Want to Write a Good Sermon? Listen First, Write Later

 Photo by  Toa Heftiba  on  Unsplash

Photo by Toa Heftiba on Unsplash

A good sermon in part depends on offering a message our listeners need to hear from God. But how do we know what they need to hear?

In theory, we know because we listen to them.

  • We listen to them in pastoral care exchanges.
  • We listen to them in parish meetings.
  • We listen to them in bible studies.
  • We listen to them in a broader context by paying attention to what affects them in the news.

That said, these conversations rarely address the coming Sunday's passage and sermon directly, leaving us to infer, guess, and imagine connections as we prepare our message.

But what if we didn't have to guess at all? What if we knew?

The Backstory Preaching Collective+ was fortunate to hear a live lecture this past week from John McClure, the Charles G. Finney Professor of Preaching and Worship at Vanderbilt University Divinity School. Professor McClure made a compelling case that we can listen more deeply and craft our sermons more effectively with intentional help from our listeners. The result is more informed, collaborative preaching. His book, The Roundtable Pulpit: Where Preaching and Leadership Meet* spells out how.

It may sound unfamiliar or logistically complicated, but collaborating with your listeners doesn't have to be complicated. Consider these ways to tap into the needs of your audience.

How to Find Preaching Collaborators

1) Gather A small Group of Parishioners

Gather a small group of parishioners, perhaps three to five people, who will meet with you weekly to discuss the upcoming text.

To avoid a sense of exclusivity, have members rotate in and out of the group so there are always new voices and perspectives. Ask them to meet with you for a specified length of time: seventy-five minutes over eight weeks, for example. Craft questions about the text to prompt conversation. Then listen.

Over time, you'll hear deeply from a variety of those who have a vested interest in the sermon.

2) Ask Randomly

Getting your hair cut? Have a plane ride coming up? Going to sit through your kid's lacrosse game? Keep the text in a convenient place and ask someone you're sitting next to to read the text and what they see in it. You'll learn a lot about the people in your area, including perhaps why they don't attend church. What a great way to do evangelism and sermon prep at the same time!

3) Invite Conversations in the Community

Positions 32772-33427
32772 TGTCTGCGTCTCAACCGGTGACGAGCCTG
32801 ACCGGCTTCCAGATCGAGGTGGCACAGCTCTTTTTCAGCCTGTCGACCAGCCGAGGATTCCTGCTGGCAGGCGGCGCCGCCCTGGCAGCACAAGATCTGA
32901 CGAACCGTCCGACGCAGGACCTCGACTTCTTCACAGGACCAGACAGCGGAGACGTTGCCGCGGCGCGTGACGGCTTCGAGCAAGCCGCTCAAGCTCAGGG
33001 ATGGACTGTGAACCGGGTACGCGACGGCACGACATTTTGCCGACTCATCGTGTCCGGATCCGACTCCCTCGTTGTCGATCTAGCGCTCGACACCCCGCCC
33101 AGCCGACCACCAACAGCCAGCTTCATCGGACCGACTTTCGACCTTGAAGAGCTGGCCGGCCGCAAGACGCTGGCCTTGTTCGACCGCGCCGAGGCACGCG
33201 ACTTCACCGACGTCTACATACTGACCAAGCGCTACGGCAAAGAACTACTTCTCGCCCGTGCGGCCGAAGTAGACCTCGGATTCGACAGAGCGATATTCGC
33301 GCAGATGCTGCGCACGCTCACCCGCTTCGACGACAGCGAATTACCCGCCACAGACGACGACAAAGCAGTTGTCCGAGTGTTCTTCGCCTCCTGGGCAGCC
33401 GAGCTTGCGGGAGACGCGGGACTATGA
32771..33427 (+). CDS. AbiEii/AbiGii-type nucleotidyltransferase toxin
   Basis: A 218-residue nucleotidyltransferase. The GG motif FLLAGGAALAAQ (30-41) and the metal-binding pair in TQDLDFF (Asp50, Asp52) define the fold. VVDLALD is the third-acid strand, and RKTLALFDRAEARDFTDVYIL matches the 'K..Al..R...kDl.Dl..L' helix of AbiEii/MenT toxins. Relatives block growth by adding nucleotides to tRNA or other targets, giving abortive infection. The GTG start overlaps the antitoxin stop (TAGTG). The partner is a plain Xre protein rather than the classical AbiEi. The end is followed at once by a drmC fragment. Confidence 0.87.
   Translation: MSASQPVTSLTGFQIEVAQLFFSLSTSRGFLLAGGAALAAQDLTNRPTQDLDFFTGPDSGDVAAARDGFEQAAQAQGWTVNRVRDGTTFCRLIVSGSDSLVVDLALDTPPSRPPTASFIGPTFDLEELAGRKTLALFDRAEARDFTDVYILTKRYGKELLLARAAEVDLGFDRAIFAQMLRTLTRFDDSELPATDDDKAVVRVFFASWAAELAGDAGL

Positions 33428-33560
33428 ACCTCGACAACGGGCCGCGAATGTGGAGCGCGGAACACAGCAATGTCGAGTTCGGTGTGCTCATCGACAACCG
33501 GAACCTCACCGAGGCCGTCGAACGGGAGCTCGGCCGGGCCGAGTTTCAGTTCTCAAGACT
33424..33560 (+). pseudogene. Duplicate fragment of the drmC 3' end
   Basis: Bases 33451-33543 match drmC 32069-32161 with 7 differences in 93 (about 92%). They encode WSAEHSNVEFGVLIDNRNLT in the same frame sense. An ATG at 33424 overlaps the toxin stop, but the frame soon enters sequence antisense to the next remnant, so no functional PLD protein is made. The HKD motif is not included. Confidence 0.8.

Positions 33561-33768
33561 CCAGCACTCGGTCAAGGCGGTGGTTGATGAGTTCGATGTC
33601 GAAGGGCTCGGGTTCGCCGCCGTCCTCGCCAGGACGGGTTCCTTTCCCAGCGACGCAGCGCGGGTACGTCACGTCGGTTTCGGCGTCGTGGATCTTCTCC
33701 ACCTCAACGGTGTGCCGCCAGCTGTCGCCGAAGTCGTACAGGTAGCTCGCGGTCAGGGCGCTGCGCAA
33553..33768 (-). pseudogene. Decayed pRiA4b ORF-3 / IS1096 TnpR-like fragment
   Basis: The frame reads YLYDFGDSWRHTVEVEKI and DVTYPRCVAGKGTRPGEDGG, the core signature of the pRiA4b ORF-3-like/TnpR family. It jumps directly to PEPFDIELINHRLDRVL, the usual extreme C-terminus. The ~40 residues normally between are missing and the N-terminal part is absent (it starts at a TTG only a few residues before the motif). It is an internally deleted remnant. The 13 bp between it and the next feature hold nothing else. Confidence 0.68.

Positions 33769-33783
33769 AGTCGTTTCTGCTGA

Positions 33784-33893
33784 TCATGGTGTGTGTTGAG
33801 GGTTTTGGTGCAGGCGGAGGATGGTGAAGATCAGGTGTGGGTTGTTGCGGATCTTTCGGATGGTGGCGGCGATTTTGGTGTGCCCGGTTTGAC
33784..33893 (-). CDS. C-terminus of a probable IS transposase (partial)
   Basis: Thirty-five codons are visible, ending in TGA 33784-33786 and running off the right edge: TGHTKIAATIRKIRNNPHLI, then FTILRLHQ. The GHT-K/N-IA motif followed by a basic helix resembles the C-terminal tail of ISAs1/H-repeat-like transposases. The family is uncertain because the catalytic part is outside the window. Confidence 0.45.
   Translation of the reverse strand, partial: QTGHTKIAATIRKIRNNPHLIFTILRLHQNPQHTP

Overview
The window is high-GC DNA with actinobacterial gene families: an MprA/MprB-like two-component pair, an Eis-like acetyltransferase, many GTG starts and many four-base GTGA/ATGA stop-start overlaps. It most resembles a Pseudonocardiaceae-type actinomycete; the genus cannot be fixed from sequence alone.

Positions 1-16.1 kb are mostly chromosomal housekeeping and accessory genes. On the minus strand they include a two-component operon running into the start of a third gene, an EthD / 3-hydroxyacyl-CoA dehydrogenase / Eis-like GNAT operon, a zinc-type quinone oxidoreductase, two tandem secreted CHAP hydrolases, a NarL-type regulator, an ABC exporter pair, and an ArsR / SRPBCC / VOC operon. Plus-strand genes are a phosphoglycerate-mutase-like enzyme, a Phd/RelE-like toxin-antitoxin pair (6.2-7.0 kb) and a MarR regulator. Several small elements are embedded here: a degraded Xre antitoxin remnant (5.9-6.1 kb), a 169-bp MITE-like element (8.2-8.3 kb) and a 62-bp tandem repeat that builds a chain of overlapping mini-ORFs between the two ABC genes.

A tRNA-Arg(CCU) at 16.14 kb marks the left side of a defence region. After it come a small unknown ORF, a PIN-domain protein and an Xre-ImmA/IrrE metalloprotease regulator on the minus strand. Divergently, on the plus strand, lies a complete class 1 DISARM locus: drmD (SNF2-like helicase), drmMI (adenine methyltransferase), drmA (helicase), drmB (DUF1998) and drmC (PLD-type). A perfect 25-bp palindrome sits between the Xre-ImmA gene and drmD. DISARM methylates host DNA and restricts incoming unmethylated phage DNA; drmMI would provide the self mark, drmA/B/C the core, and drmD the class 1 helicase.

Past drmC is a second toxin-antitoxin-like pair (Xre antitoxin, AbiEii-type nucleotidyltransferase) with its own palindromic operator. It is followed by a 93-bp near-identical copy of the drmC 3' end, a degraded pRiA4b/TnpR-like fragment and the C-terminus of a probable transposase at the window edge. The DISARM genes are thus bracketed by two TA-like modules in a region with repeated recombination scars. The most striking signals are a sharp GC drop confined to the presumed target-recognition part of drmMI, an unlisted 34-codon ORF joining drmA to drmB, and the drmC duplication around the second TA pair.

Head to your local coffee shop or pub and put a sign on the table saying, "The Preacher is In!" Have copies of the text available, and over coffee or a beer, listen to what those in your community have to say about the text. These spots may be an especially helpful way to hear from those who say they are "spiritual but not religious."

In addition, consider taking the text to sites where people are hurting: nursing homes, prisons, or domestic violence shelters, for instance. People living in these places are likely to have different takes on a text than those who feel safe and secure.

4) Engage on Social Media

The best conversations will happen in person, but social media also offers a wealth of potential feedback. Reach out on your Facebook page, set up a Twitter feed, or post on the church's website. Post the text (or portion of it) and ask a specific question for people to respond to.

Knowledge vs. Knowing Your Audience

We may have a whole bunch of background knowledge about the text, but of course, knowledge alone does not a sermon make. Preachers need to take that knowledge and craft it into the word of God our people need to hear. We need to see how God is speaking to them in a Sunday's text.

Good sermons find the message in the "sweet spot" where the text and the joys/tribulations of our listeners intersect. Rather than presume we know what our listeners need to hear, in humility we can ask. And then we'll know.

Further Exploration

Want to learn more about how to set up such groups and suggestions to shape the conversation? Read Dr. McClure's book. After thirty years of hearing from preachers who have used this process, he reported not only is it successful in crafting better sermons, but paradoxically, it saves time in sermon prep.

Have you set up collaborative preaching groups as Dr. McClure suggests?

What was your experience?

With whom might you try to hold a conversation on the text?

What kinds of questions might you ask?

Let your colleagues know what worked for you by leaving a comment.


Next month, the guest lecturer in The Backstory Preaching Collective+ is The Rev'd Dr. Lisa Lamb, Visiting Assistant Professor in Preaching at Fuller Theological Seminary, who will speak to us about storytelling in sermons. I'd love to have you join us!

*Interesting to note! This book was published in the 1990's, but Dr. McClure said it is suddenly selling better than it ever has! Backstory Preaching is an affiliate of Amazon.com and receives a very small percentage on the sale of books we recommend. We will never recommend a book we don't believe is worth your while. Thank you for supporting our ministry this way.